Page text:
Future of Homeland Party head Ashraf Rashad has revealed that 150 independent MPs who are members of the For the Sake of Egypt Association have decided to join the party. The new intake will quadruple the party’s representation in parliament.
“We have the same principles and the same platform, and so we decided to merge into a strong political coalition that can compete in elections and field a presidential candidate in 2022,” said Rashad.
For the Sake of Egypt was formed late last year to mobilise support for the re-election of President Abdel-Fattah Al-Sisi..
Rashad also announced that 50 MPs from the Free Egyptians Party had resigned and would join Future of Homeland’s ranks.
They include Alaa Abed, former parliamentary spokesperson of the Free Egyptians Party and the current head of parliament’s Human Rights Committee and Abdel-Hadi Al-Qasabi, head of the Social Solidarity Committee.
Businessman MP Mohamed Al-Masoud told reporters last week that half of the Free Egyptian Party’s MPs in parliament had switched alliances.
“The party has not performed well. It should have worked to build a popular base in the Egyptian street but the current leadership has not done so and there has been little cooperation among MPs in parliament,” said Al-Masoud.
He added the Future of Homeland and the Free Egyptians parties may share a liberal economic platform “but while the first is active and secure, the second is plagued by chronic internal rifts and poor performance”.
Founded in April 2011 by Egyptian business tycoon Naguib Sawiris, the Free Egyptians won 65 seats in the 2015 parliamentary election, making it the largest party.
Party leader Essam Khalil denies the party is facing serious internal rifts or a mass resignation of its MPs.
“No MP has resigned from the party so far. I only hear about these resignations in the media, just like everyone else,” Khalil said in a TV interview.
Last week Khalil appointed MP Ayman Abul-Ela as the party’s parliamentary spokesperson. Following his dismissal as the Free Egyptians parliamentary bloc leader Abed publicly announced he was resigning from the party to join the ranks of the Future of Homeland.
The Free Egyptians effectively split into two factions earlier this year, one led by party founder Sawiris and the other by current leader Khalil. The division occurred when Khalil moved to change the party’s internal bylaws and disband its board of trustees, which includes Sawiris.
Sawiris reacted by suing Khalil, accusing him of orchestrating “a coup” against party leaders and turning the Free Egyptians into a government mouthpiece.
“They have eliminated the party’s role as an opposition force and turned it into a government lackey,” said Sawiris. Via Twitter he said he is “sad” about what was happening to the party. “The best interest of Egypt lies in having a truly independent political party,” said the billionaire businessman.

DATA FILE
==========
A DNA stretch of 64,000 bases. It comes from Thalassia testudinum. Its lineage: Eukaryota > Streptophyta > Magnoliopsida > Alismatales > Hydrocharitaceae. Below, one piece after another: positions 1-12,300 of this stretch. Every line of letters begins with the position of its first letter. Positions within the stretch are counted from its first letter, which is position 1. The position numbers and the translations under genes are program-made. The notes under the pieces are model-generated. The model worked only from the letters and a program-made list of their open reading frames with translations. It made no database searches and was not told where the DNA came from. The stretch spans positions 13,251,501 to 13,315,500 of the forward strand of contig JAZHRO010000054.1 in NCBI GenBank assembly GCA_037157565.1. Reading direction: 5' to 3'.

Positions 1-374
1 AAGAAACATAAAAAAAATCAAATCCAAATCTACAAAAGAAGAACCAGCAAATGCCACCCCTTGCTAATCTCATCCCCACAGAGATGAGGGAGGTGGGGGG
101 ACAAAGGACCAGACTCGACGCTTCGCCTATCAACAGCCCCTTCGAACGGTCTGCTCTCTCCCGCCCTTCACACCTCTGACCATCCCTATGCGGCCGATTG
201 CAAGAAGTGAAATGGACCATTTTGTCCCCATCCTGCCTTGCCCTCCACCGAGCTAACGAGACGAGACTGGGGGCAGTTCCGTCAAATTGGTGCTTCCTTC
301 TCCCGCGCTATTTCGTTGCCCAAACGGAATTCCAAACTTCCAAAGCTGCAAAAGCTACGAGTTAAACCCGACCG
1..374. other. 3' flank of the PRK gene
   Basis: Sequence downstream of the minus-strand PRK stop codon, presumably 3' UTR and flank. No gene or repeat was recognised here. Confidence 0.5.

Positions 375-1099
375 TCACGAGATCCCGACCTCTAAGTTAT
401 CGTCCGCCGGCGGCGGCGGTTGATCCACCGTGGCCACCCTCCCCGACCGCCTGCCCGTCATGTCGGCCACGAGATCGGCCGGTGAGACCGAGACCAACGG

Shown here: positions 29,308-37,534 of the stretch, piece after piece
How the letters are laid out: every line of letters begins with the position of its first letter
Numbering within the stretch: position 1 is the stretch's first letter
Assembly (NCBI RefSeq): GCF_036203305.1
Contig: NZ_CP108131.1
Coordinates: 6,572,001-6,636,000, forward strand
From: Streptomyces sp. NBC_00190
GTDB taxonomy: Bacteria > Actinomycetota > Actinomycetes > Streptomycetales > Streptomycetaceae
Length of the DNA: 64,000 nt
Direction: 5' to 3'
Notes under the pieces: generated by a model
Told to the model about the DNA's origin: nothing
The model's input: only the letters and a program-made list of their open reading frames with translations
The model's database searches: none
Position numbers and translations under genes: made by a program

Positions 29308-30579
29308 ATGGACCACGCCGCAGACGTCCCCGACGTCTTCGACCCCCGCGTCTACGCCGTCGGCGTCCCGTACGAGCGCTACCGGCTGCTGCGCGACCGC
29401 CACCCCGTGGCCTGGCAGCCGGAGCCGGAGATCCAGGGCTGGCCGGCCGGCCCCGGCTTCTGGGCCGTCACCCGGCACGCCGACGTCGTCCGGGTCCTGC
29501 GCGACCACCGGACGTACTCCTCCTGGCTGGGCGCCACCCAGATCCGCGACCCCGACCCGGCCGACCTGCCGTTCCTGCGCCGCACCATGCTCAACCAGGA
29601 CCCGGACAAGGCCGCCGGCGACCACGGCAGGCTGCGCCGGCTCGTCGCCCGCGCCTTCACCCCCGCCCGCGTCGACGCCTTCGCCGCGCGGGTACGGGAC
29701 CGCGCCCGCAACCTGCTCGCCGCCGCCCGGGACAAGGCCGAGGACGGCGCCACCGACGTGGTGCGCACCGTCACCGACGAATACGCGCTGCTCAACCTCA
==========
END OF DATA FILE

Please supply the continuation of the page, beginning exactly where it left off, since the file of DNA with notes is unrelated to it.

Abed, the Free Egyptians’ former parliamentary spokesperson, told reporters he decided to resign in protest at the party’s poor performance.
Abed predicted the merging of For the Sake of Egypt with Future of Homeland will change the political landscape of the country.
“Up to 50 MPs affiliated with the Free Egyptians have decided to switch alliances,” claimed Abed. “They have decided to join the Future of Homeland Party and make it the leading political force in Egypt.”
Rashad also revealed Hossam Al-Kholi, a former deputy head of the Wafd Party, had been named secretary-general of the Future of Homeland Party. The news came after Al-Kholi’s announcement last week that he was resigning from the Wafd following a series of internal rifts.
“We want Future of Homeland to be Egypt’s majority party,” said Al-Khouli.
Al-Sisi has repeatedly urged political parties with similar platforms to merge.
“We strongly believe in President Al-Sisi’s initiative and moved quickly to convince more than 150 independent MPs to join our ranks,” said Rashad.
The Future of Homeland Party, founded in 2015, won 57 seats in the parliamentary election. Now, says Future of Homeland Spokesman Atef Nasser, the party has increased its MPs to more than 250.
“So far 150 independent MPs, and between 40 and 50 members of the Free Egyptians and Wafd parties, have joined us,” said Nasser.
Future of Homeland’s success in attracting MPs seems to have wrong-footed the majority Support Egypt parliamentary coalition which announced a month ago that it was planning to turn itself into a licensed political party.
Some legislative experts question the legality of the decision by independent and party-based MPs to join Future of Homeland’s ranks.
“When MPs switch their political or partisan alliances they face the threat of losing their seats,” says Abdel-Moneim Al-Oleimi, an independent MP and a long-term member of parliament’s Legislative and Constitutional Affairs Committee.
“Article 6 of the House of Representatives law states that elected MPs cannot change their political designation once elected. Independent MPs theoretically lose their parliamentary membership if they decide to join a political party following their election, and the same is true of an MP elected on a party ticket who suddenly becomes an independent.”
He added, “Article 110 of the 2014 constitution also states that ‘an elected MP will be stripped of parliamentary membership if he/she loses trust and esteem or if he/she ceases to meet any of the membership conditions based on which he/she was elected.”
*A version of this article appears in print in the 31 May 2018 edition of Al-Ahram Weekly with headline: Shifting political alliances